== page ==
There are a few cards with a “useless” problem. Some of them I’ve already tweaked over the history of the game to pull them up to a more satisfying level: the Wicker Cage/Little Bird/Huge Snake interaction, the Shell Room/Trident/Pearl interaction, all three Bottles but particularly the Empty Bottle (which went from being a useless item to being arguably one of the most powerful items in the game). Some cards still nag at me to spice them up, mostly the western treasures: the Emerald, the Pyramid (which people constantly misread and try to play in the dark; I need to do something about the text), the myriad of nondescript treasures in the front room. IMHO the Vase/Pillow/DROP VASE interaction doesn’t need fixing, but I agree it’s likely that DROP VASE won’t get played in the average game. I think it’s very unfortunate that the Huge Snake never gets played either, but I don’t know how to fix that right now.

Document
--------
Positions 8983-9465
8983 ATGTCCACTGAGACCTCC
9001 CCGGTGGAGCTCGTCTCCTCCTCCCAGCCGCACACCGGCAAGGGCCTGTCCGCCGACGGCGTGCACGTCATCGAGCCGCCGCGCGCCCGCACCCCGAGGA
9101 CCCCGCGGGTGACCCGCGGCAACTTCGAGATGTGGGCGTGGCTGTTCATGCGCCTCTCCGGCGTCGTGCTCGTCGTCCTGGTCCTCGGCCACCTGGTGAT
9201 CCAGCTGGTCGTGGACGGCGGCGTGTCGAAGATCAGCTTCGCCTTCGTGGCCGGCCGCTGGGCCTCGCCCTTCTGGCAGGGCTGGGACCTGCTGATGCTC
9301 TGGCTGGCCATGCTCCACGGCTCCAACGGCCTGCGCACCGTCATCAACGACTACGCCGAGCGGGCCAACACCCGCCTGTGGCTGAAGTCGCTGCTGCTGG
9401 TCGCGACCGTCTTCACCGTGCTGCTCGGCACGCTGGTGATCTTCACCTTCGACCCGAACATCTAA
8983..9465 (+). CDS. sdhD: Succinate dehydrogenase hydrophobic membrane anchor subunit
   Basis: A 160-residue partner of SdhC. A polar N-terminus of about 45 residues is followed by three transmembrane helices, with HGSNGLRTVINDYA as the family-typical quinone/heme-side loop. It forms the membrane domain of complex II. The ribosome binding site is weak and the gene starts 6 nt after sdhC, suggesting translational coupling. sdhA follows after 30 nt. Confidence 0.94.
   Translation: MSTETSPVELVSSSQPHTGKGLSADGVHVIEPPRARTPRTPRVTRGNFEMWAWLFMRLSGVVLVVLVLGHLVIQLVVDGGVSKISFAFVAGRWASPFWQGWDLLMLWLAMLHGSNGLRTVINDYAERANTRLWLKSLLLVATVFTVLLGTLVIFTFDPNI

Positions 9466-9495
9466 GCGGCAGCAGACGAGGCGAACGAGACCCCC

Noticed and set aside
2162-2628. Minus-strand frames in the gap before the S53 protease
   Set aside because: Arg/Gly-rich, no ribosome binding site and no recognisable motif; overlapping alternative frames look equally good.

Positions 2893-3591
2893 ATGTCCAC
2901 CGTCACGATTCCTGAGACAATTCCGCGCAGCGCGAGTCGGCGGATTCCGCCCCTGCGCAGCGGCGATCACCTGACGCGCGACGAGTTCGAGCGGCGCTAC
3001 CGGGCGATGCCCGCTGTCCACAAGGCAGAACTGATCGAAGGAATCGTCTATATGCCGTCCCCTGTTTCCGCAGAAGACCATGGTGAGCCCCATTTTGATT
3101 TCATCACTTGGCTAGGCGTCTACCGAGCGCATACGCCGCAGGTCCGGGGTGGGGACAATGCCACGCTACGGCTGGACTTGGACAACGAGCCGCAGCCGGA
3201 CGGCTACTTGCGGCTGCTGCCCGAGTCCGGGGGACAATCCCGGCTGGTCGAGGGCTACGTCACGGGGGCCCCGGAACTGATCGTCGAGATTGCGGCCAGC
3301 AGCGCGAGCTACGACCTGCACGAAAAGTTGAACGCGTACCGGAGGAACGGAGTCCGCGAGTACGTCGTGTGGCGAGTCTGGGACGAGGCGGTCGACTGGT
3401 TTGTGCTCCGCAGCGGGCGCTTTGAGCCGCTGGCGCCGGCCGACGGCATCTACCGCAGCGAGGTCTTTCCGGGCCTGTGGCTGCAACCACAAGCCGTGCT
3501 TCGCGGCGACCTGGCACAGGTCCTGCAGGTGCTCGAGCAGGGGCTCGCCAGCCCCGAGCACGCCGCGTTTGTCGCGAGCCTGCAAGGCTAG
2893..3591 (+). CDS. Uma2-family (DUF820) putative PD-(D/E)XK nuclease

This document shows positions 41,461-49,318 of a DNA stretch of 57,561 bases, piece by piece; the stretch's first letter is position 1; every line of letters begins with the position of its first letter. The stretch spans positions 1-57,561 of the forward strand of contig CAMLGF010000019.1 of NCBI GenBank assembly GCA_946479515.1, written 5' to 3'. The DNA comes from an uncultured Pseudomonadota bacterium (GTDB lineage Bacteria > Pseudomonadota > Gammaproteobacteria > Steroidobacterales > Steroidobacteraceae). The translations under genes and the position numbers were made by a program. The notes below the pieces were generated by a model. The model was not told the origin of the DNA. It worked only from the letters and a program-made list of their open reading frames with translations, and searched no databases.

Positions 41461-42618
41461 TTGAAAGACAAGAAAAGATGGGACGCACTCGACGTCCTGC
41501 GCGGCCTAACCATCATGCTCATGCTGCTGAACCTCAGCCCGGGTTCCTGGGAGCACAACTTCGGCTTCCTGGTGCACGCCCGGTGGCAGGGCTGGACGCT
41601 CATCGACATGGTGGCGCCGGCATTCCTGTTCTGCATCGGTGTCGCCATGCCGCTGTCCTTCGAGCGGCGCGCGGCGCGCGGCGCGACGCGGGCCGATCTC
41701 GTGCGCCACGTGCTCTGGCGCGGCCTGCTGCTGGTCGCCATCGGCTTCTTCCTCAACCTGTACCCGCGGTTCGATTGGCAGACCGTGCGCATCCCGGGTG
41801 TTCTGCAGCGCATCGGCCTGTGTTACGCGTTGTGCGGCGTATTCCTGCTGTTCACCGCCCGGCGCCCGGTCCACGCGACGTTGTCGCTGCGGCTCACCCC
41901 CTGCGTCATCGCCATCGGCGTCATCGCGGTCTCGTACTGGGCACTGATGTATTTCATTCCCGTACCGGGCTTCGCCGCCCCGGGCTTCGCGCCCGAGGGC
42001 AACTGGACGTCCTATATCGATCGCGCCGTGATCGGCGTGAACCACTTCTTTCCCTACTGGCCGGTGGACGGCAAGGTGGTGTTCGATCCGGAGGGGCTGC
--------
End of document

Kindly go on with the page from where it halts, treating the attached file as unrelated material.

Speaking of the mess of treasures in the Hall of the Mountain King: you could dismiss the whole issue as “hey, it’s thematic” – which it is, basically. The original Adventure started you off with “how do I get the bird? none of these items help (except the lamp, of course; and the keys, but I know everything they do already )”, then rapidly dumped a bunch of fantastic but essentially one-dimensional treasures on you for free, then got into the meat of the game after that. Some of the puzzles were really clever and involved; some of the puzzles were trivial or just annoying. I did set out to capture the feeling of Adventure (well, my feeling) and be faithful to the interactions in the original game, so it’s hardly surprising that CC:TBG has the same unevenness. But I’m definitely not using that as a catch-all excuse; that’s my excuse of last resort.